02 May 2012

The hidden cost of a fake ID

To get the fake IDs, teenagers give up their identities:
SARATOGA SPRINGS — It seemed like a harmless way to score some beer.
But prosecutors say city teens who handed over their names, birth dates, pictures and signatures to a China-based company in exchange for sophisticated fake IDs are in for a lifetime of debt.

Along with a money order for $75, police said, the teens wired personal information overseas to people in the business of stealing identities.

In return, the kids got a driver's license that officials say can fool border patrol and airport security, let alone Caroline Street bouncers.

ID Chief got a cache of personal info they immediately auctioned off to the highest bidder. "As these kids get older and try to get jobs, try to be stockbrokers, or get a mortgage, or credit cards, they will find in 90 percent of the cases that they have thousands in credit card debt, that they will have several mortgages they have yet to pay, holds on their licenses to states they've never been to, Interpol holds, because they gave their information to a foreign Web-based company," Saratoga County District Attorney James Murphy said. "All just to get a beer on Caroline Street."
Further details at the Times Union.


  1. Why are these kids signing up for fake IDs with real information? That seems like a mistake on many levels. If the kid in question, for example, hadn't had his real name on his fake ID, it might have been a lot harder for the police to track him down.

  2. It would be more convincing if the police or reporters could produce evidence of teenagers actually having their identities stolen. Without it, it sounds like the police are using ID theft as a scare tactic to keep kids from obtaining fake IDs they admit to having a hard time identifying.

    "But prosecutors say city teens who handed over their names, birth dates, pictures and signatures to a China-based company in exchange for sophisticated fake IDs are in for a lifetime of debt."

    Names, birth dates and pictures can already be obtained from millions of people who make that data public on Facebook. Pictures are unneeded and useless for the most common methods of identity theft. A genuine signature is also unnecessary. How would a bank check the authenticity of a picture or signature when they're opening an account for someone who isn't a preexisting customer? Identity thieves usually require at least a social security number to open credit accounts, and it's not reported that the teens ever gave that out.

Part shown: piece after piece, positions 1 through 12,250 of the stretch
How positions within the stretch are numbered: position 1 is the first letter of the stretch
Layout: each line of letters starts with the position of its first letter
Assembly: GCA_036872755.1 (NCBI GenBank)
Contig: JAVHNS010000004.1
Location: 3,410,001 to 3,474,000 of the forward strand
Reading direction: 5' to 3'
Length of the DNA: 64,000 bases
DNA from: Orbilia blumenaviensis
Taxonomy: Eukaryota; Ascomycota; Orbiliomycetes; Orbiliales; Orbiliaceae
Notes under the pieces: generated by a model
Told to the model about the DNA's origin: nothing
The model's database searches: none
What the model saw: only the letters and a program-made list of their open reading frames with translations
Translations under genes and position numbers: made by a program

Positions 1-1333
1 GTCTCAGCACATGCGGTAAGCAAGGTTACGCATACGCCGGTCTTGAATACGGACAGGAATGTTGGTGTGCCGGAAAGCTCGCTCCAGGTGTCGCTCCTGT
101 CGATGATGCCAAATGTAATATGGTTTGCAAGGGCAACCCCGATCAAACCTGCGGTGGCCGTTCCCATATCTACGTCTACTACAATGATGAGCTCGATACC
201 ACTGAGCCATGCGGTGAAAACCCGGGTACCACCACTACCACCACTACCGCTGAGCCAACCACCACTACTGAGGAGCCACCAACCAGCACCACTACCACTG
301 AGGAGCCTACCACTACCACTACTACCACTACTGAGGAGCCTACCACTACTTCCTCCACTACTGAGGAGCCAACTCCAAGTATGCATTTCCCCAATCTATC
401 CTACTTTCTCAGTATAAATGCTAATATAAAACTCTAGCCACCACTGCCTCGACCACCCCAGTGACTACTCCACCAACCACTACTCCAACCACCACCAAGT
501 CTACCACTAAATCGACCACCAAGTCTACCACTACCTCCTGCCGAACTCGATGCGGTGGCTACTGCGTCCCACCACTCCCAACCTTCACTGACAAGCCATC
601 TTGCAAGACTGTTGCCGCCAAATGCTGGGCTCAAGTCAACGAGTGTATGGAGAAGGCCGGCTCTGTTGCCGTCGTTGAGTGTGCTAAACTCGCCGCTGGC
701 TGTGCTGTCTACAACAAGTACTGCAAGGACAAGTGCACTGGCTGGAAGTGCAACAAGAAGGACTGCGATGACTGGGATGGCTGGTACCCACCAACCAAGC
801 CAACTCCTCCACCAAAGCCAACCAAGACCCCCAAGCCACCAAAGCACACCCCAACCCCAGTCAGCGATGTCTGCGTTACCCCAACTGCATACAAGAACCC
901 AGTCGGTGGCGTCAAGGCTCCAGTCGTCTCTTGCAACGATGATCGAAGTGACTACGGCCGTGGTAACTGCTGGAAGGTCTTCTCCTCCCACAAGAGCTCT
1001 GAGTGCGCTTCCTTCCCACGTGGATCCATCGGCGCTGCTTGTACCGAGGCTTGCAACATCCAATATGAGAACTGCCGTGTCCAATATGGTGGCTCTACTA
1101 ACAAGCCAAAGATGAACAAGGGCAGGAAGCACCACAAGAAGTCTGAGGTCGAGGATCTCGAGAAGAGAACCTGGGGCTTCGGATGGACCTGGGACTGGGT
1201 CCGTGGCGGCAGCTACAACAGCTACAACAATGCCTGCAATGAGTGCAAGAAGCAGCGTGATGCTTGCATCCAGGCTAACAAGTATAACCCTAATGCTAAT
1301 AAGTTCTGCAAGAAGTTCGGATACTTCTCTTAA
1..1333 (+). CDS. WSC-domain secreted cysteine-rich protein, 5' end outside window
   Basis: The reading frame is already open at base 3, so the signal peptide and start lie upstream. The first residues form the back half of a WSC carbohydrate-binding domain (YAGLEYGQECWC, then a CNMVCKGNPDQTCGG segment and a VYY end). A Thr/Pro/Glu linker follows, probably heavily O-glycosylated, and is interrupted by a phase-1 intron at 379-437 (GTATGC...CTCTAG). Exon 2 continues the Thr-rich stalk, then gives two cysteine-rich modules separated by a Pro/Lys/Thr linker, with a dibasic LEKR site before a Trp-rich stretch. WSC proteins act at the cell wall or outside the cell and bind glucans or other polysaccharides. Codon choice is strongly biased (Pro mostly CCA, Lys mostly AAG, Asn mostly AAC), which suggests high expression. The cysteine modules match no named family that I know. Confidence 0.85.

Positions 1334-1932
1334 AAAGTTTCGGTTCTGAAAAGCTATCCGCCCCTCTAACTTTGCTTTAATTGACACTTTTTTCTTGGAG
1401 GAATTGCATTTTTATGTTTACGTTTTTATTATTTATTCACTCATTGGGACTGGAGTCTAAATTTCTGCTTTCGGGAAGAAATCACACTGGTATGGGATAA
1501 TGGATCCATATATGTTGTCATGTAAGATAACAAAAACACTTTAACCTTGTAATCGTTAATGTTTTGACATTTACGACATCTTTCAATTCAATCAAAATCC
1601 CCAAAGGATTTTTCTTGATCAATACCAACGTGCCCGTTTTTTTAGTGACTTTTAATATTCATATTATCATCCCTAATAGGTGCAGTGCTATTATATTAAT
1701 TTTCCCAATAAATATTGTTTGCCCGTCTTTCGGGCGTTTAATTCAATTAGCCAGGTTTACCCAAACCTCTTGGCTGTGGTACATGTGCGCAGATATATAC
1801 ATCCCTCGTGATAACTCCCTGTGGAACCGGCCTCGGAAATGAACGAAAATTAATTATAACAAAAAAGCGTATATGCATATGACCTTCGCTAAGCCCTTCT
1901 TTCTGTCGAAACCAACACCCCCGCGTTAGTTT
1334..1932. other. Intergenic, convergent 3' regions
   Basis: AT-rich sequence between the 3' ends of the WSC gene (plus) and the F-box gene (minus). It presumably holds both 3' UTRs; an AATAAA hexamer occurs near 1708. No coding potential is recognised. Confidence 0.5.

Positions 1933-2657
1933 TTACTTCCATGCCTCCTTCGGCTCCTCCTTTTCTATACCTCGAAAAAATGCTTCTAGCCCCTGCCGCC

3. [in geezer voice] In my day, when we wanted a fake ID we had to buy one from a homeless person!

  4. I know many young men who got fake IDs in their real name, because they thought it would better comply with the post-911 and anti-immigration laws. They had no desire to fake any rights beyond being able to buy beer or enter a 21+ club. Most of them were handled at the state level, but this is a federal felony offense. Every one of them who got caught now has a felony conviction on their record. That will make getting a job after college even harder.

    Whether the claim re ID-theft is correct or not, there is a very real long term threat to using a fake ids now (that did not exist when I was a kid):
    1) It is a federal crime.
    2) Should your real name be on it, it is a felony. To make it a misdemeanor, legally, there can be no accurate information on the id. I don't know if eye color counts.

  5. Last year two students living in residence halls ordered fake IDs from China. Apparently, the shipments were flagged because there had been a number of these types of shipments from the same city. The police and postmaster general got involved and the students were arrested when they got package slips in their mailboxes. I bet they were bummed.

  6. I was always under the impression that having an ID with a fake name was the equivalent of identity theft and was prosecuted accordingly.

  7. According to the actual article, none of things they SAY could happen have actually happened; they MIGHT happen. The article is about the false IDs and not, as the misleading headlines says, "the hidden cost."


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